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“Buy American” vs. “Buy, American”

Written by Gary North on November 5, 2016

Once again, we meet up with Smith and Jones. Wong has made an offer to Smith. Smith thinks it’s a good deal. Jones is irate. He protests. He thinks that Smith should pay a sales tax to the federal government whenever he buys from Wong. Jones calls this sales tax a tariff. He prefers not to mention the phrase, “sales tax.” He knows that voters resist sales taxes, but they favor tariffs.

Smith: Wong’s offer looks like a good deal.

Jones: It’s not a good deal for America.

Smith: It’s a good deal for me.

Jones: You’re not America.

Smith: Who is?

Jones: People who live in America.

Smith: Which people who live in America?

Jones: People who work in America.

Smith: What about people who buy in America?

Jones: That depends on who they buy from.

Smith: Why should it matter who we buy from?

Jones: It matters to Americans.

Smith: It doesn’t matter to me. I just want a good deal.

Jones: It’s not a good deal for most Americans.

Smith: Most Americans don’t care what I buy.

Jones: But they care what people like you buy.

Smith: Who are people like me?

Jones: People who don’t always buy from Americans.

Smith: What about imported raw materials?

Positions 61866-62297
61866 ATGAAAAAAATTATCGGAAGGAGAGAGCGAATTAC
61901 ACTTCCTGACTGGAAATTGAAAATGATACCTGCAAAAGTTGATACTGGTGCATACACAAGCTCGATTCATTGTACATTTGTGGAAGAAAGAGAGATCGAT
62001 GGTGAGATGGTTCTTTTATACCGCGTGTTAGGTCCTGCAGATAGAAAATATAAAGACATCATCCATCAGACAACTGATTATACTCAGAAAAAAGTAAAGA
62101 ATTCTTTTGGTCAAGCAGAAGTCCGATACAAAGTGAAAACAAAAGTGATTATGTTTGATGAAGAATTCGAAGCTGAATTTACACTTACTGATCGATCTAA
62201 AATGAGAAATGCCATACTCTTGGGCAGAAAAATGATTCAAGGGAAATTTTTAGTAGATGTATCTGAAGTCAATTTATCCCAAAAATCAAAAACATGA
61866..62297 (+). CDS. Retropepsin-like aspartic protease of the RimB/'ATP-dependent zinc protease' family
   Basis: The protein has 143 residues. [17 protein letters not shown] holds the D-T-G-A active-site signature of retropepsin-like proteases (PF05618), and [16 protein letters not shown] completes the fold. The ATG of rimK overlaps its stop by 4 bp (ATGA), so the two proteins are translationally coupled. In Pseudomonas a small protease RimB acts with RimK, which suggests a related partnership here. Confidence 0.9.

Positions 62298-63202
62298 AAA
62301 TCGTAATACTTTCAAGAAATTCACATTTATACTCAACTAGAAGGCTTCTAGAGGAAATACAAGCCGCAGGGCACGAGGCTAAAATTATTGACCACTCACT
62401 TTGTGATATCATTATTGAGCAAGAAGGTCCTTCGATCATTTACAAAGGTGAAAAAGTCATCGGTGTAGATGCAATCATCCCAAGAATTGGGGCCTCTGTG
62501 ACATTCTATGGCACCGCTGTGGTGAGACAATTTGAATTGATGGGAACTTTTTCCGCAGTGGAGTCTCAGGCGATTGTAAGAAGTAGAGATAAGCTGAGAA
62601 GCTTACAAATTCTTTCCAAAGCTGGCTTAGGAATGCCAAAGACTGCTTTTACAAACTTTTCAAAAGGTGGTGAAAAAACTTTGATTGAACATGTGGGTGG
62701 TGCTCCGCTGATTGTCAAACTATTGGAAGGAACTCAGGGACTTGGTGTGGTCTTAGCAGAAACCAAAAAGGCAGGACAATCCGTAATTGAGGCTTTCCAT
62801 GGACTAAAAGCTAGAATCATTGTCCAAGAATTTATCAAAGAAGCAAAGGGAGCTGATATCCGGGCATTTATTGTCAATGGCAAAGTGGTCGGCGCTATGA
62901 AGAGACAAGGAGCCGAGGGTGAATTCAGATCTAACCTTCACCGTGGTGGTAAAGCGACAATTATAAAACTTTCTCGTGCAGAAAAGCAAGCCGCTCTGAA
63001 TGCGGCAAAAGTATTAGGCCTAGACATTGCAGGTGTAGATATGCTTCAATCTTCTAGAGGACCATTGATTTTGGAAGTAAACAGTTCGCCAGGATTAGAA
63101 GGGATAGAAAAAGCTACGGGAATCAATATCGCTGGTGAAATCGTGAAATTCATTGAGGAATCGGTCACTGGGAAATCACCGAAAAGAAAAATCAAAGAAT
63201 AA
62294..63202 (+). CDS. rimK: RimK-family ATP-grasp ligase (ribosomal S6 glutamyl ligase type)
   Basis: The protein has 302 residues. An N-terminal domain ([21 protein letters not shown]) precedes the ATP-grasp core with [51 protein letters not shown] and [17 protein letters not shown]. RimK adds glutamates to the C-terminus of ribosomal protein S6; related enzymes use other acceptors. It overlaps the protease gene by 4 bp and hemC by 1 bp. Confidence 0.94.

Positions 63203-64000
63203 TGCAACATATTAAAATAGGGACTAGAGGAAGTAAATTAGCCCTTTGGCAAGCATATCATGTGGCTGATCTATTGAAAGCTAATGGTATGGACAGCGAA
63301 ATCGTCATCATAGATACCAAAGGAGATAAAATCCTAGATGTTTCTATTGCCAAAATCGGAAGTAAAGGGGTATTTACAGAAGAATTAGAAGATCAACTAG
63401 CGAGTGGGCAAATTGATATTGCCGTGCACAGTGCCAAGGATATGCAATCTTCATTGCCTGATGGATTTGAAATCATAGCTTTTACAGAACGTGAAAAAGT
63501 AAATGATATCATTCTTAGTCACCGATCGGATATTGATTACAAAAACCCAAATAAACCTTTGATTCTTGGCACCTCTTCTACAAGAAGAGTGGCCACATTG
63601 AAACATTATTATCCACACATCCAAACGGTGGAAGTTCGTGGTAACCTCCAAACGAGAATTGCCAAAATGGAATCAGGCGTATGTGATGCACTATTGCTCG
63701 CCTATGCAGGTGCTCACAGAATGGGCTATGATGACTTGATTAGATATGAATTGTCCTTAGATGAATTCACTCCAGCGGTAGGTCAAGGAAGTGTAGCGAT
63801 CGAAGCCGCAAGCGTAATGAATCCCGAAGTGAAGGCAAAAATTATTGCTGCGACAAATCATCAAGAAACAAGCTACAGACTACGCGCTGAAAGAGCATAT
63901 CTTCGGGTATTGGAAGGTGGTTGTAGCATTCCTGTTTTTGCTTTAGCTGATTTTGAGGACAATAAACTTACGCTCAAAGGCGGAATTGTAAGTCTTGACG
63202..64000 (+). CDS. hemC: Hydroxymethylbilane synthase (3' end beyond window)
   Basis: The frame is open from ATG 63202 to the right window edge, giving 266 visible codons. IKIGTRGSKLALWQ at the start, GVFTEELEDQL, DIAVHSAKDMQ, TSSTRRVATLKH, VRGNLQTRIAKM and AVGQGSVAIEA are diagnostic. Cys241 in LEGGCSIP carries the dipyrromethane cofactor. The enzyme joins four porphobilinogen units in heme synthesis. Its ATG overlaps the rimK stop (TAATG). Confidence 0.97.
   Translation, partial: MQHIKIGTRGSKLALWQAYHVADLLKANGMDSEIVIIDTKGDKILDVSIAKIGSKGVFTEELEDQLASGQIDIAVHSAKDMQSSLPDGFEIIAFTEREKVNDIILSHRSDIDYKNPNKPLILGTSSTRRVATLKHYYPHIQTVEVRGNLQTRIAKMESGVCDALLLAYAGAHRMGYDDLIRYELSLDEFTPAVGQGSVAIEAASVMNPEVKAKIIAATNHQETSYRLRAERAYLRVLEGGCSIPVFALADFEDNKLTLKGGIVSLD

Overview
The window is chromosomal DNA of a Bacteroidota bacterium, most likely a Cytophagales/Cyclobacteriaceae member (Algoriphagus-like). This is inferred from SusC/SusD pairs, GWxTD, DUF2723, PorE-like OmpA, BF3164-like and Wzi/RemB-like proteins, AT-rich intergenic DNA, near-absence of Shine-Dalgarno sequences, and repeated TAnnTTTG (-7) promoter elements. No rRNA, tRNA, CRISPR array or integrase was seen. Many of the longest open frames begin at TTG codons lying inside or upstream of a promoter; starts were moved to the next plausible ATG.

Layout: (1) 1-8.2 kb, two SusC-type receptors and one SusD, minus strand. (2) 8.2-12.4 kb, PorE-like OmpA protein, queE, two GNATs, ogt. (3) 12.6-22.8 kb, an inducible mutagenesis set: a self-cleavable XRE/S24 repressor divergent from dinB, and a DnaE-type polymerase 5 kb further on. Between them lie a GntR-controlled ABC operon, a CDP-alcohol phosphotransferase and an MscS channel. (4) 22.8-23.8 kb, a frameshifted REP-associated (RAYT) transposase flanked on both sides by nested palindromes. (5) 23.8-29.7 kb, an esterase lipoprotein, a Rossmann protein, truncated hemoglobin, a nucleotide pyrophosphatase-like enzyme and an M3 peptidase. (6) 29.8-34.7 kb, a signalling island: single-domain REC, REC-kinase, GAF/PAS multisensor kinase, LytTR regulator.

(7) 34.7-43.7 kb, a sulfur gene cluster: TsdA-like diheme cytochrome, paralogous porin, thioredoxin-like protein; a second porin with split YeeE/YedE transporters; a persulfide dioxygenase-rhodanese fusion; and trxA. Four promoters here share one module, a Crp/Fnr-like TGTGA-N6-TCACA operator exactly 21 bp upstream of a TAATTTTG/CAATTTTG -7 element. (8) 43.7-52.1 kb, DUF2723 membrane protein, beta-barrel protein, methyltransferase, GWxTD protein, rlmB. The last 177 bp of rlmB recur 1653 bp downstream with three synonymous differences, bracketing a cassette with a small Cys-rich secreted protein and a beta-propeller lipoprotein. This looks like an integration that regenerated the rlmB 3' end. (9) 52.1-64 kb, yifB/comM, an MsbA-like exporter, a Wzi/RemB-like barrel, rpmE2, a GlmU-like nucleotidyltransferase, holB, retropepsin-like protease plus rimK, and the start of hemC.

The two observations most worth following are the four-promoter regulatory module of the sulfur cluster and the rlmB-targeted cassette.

Jones: That’s OK.

Smith: But what about Americans who sell raw materials?

Jones: They had better lower their prices.

Smith: That’s what I tell sellers of manufactured goods.

Jones: That’s different.

Smith: Why is it different?

Jones: Because sellers of raw materials did not labor to produce raw materials.

Smith: What has labor got to do with it?

Jones: Everything.

Smith: Why isn’t ownership the only legal issue governing buying and selling?

Jones: It is: the ownership of labor.

Smith: Not raw materials.

Jones: Correct.

Smith: Do you labor for a living?

Jones: Yes.

Smith: Does your employer sometimes buy raw materials?

Jones: Yes.

Smith: So, you want your employer to buy raw materials at a good price?

Jones: Yes.

Smith: So, he buys imported raw materials.

Jones: Yes.

Smith: Do you want sales taxes on imported raw materials?

Jones: No.

Smith: I agree. I don’t want sales taxes on imported products.

Jones: That’s where you and I differ.

Smith: What do we differ on?

Jones: The need for sales taxes on the output of foreign workers.

(For the rest of my article, click the link.)

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